Sacrifice Common Theme in Many Religions
Today is Ash Wednesday. For practicing Catholics that means the start of Lent-- a 40 day period where the faithful have long followed the tradition of sacrificing something they enjoy. The ideas of sacrifice and discipline are themes found in many religions.
Driving around the Milwaukee area you may have noticed a few billboards urging people not to give up chocolate for Lent. An organization by the name of Dynamic Catholic out of Cincinnati, Ohio is behind the advertisements. Marichris Dizon is a spokesperson. She says the goal is to bring people back to the church – and help them build a stronger faith life.
“Deepen their faith in a different way. Yes, to give something up if that’s what they fill called to do. But we also feel it’s such a great time to reflect and do something,” Dizon says.
We headed over to Old St. Mary’s Church in downtown Milwaukee to ask weekday mass-goers about their plans for Lent. Even though it’s cold outside and Kerry Dettman is late, she’s willing to stop and talk anyway. Dettman wasn’t yet sure what she’d give up for Lent this year but knows it’ll be something substantial in her life.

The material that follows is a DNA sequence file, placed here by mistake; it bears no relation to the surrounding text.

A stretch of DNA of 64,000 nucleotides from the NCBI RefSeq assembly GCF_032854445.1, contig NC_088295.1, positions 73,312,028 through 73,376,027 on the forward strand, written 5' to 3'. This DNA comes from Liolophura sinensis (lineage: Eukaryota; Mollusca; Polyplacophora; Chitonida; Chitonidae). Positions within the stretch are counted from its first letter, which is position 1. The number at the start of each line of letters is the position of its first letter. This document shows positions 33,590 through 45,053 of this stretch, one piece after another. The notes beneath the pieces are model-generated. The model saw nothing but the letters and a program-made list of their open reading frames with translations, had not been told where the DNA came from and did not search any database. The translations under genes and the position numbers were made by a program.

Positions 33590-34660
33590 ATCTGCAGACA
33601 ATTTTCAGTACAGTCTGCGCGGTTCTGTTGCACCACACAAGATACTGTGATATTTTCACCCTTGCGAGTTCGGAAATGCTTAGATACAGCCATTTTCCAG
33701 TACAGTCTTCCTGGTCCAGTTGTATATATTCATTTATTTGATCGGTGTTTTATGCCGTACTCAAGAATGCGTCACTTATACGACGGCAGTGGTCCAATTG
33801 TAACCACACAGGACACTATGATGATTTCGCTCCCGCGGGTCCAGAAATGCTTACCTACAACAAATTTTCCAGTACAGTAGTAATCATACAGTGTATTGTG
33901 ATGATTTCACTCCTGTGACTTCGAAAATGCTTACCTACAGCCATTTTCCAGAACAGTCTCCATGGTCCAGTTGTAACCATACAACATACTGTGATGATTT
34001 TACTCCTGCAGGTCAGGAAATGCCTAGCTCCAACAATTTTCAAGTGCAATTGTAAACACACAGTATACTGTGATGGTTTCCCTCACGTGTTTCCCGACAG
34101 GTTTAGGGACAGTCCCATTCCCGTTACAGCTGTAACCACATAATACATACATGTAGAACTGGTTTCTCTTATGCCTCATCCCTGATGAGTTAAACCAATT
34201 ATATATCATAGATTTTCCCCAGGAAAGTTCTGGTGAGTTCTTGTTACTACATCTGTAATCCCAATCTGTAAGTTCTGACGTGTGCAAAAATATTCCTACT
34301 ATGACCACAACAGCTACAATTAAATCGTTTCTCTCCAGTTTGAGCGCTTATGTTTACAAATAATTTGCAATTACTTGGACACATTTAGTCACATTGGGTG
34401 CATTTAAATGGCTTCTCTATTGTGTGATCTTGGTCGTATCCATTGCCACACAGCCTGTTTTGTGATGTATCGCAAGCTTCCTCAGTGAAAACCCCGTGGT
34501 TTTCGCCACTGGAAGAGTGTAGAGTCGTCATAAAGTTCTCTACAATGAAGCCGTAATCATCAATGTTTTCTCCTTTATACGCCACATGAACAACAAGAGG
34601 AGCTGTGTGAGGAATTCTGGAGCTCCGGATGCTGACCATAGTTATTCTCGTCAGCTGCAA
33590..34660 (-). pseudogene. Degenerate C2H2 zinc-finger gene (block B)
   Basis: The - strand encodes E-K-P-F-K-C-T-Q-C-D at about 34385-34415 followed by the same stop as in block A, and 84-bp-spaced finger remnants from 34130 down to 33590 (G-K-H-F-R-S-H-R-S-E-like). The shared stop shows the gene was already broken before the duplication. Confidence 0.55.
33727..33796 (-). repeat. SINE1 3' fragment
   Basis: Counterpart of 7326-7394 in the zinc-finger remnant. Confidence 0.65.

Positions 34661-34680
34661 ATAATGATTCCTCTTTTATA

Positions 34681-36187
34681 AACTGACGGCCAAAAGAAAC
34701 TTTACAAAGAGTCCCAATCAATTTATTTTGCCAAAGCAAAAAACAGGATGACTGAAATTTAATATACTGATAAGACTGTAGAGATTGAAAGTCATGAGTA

“The last couple of years, and this was actually a hard one for me, I gave up TV, and that was challenging (be)cause I like watching TV. I might do that one again,” Dettman says.
Dettman says in recent years, she’s also given up chocolate and wine.
“That was hard (be) cause I’m like the kind of person that drinks a glass of wine almost every day with my dinner,” Dettman says.
Bob Simi plans to add a few practices to his life this Lent - volunteering and prayer.
“We’ve got a men’s group at our church and every Wednesday they make breakfast. A nice hot breakfast for the gentlemen over at the Guest House, a homeless shelter. So I’m committing to get over there at least once during Lent and help that out. For me it’s also about rejuvenation so to speak about my prayer and sacramental life. So a little bit more mass, confession,” Simi says.
Catholicism is just one religion that urges followers to step out of their comfort zones and challenge themselves during certain seasons, according to Charles Cohen. He’s a religion professor at UW- Madison and specializes in Christianity, Judaism and Islam.
“In Ramadan for example, the month long fast that Muslims undertake, they fast, and it’s a complete fast, and it should even include water in the middle of the summer from before sunup until after sundown. And that’s repeated for an entire month. For Jews, Yom Kippur is actually a complete fast from before sundown of one day until after sundown of another day,” Cohen says
Cohen says there are varying interpretations to the practice of sacrifice, but the goal is the same…
“A sense of spiritual growth through a kind of discipline that regulates individual behavior,” Cohen says.
Back in front of Old Saint Mary’s, Kerry Dettman says no matter what she gives up this Lent…
“It helps you to dig deeper,” Dettman says.